Ah, yes. Honor. That word, that system, that we debate so often (for better or worse).
UVa prides itself on its Honor System; it had a violent and unexpected beginning and has remained largely unchanged and student-run since its inception. It’s quite impressive. But I question how seriously we actually take it.
My experience with honor (the ideal, not the system) over the past 3 1/2 years has not been very convincing to that end. Having had things stolen out of my dorm during my first year, heard stories of what I would call an “Honor raid” involving over 100 students, and witnessed the large number of anti-cheating protections that are implemented during exams, I have to wonder whether we’re actually holding ourselves to the standards one would expect from a system with as much history and resilience as this one.
This is only compounded by the widely varying approach between professors. Some are adamant that everyone have different test versions, sit spaced apart, or turn in phones before leaving to use the restroom (or any combination of the those). Others could care less about these precautions; when a student asked whether he could leave the room during my Calculus III final, the professor had such confidence in the system that he responded with “you can go to the moon and back!” To take that conviction even further, one student in a another class was told not to bother pledging his exam because it was “implied when [he] walked in the room.”
There’s also been the lingering question about the usefulness of the single sanction policy. Some argue it’s unnecessarily harsh and deters reporting for fear of ruining a student’s academic career; others value its history and would rather not have convicted violators remain at the university. I happen to fall in the latter camp, but this isn’t really my concern at the moment.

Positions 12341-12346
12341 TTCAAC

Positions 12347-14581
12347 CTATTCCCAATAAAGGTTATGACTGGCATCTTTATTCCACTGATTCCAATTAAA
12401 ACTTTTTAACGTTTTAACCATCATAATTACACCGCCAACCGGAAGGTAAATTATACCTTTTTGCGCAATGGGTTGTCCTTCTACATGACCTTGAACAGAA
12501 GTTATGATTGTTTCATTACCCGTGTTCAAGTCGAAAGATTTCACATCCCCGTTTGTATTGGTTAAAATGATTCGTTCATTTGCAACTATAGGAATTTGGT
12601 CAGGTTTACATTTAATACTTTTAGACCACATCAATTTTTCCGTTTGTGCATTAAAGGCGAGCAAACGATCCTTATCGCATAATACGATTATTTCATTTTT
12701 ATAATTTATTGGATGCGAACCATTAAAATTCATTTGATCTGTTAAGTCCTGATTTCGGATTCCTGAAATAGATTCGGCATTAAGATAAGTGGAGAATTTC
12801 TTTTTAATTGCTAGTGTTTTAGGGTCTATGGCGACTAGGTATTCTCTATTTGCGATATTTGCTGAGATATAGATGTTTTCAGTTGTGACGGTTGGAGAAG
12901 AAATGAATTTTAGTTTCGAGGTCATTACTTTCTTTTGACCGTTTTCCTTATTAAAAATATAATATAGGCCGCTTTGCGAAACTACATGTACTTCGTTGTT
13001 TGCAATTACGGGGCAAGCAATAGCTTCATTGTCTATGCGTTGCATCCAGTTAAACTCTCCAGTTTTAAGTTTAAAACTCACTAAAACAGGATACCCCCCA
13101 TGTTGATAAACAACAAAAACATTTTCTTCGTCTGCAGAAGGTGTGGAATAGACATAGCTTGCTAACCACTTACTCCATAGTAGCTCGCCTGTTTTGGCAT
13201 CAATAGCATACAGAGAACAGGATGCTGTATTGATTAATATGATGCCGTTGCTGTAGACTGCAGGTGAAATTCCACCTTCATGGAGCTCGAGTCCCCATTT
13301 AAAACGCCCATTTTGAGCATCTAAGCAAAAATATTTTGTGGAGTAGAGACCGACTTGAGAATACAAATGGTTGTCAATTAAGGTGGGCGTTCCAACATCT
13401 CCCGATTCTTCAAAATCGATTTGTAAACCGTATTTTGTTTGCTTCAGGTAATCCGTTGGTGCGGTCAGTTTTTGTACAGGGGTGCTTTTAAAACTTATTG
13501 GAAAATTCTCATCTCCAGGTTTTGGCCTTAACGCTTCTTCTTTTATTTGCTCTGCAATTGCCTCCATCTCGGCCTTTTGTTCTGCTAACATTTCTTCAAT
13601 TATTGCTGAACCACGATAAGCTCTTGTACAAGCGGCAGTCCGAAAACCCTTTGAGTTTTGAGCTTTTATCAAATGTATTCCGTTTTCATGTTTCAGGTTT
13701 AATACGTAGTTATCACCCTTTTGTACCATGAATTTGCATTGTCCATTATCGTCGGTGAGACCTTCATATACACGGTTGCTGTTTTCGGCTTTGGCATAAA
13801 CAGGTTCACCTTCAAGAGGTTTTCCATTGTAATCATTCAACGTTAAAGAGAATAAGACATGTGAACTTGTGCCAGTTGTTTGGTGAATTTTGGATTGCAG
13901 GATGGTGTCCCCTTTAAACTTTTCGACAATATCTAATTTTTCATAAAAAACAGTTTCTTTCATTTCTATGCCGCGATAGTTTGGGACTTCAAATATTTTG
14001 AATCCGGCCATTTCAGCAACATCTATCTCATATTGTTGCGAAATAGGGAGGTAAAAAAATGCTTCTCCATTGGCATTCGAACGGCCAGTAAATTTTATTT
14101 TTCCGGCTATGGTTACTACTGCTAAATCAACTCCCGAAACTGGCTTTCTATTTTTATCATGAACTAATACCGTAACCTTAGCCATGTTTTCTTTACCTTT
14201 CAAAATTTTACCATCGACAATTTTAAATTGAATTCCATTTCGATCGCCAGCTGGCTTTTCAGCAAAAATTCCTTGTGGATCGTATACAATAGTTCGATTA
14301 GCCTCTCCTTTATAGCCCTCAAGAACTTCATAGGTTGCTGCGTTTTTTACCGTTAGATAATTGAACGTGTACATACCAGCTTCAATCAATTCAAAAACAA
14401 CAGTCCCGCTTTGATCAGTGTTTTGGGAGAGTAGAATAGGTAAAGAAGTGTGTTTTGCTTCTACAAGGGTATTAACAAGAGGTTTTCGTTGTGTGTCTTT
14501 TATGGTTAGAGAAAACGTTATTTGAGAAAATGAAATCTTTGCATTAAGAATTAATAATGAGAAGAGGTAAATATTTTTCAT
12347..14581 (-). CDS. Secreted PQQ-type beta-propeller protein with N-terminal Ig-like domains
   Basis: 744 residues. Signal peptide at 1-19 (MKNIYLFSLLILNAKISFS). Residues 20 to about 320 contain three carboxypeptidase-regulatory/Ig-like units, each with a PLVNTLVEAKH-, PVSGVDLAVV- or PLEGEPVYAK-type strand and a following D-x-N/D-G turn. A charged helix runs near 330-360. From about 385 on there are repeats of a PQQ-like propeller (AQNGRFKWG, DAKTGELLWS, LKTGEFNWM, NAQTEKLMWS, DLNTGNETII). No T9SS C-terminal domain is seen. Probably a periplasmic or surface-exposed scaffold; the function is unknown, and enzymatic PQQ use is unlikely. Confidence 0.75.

Differences of opinion are to be expected. But the disparity of our practices and ideals warrants some skepticism. This lack of cohesion seems to me to trivialize the value of the Honor System (or any such system for that matter). Certainly not to a point of insignificance, but it simply doesn’t carry the weight I would like it to. It feels more like a mediocre mission statement – attractive to outsiders, preached enthusiastically by its proponents, but not especially meaningful beyond a vague and superficial general acknowledgment.
The particulars of the system are less important to me than our relative agreement on the matter. If we as a university community value Honor (the system), we ought to start putting more faith in it. We ought to have the moral courage to, at the least, cut back on safeguards and require students to hold themselves to existing standards. A few will fail, possibly spectacularly, but it would do us good to dig our heels in and reaffirm our confidence in the ideals set by our predecessors. That, or be frank about our reservations and fundamentally rethink the purpose of the system. I’m not sure which of those would be more appropriate at this point, but the present state of things is really not satisfying to me.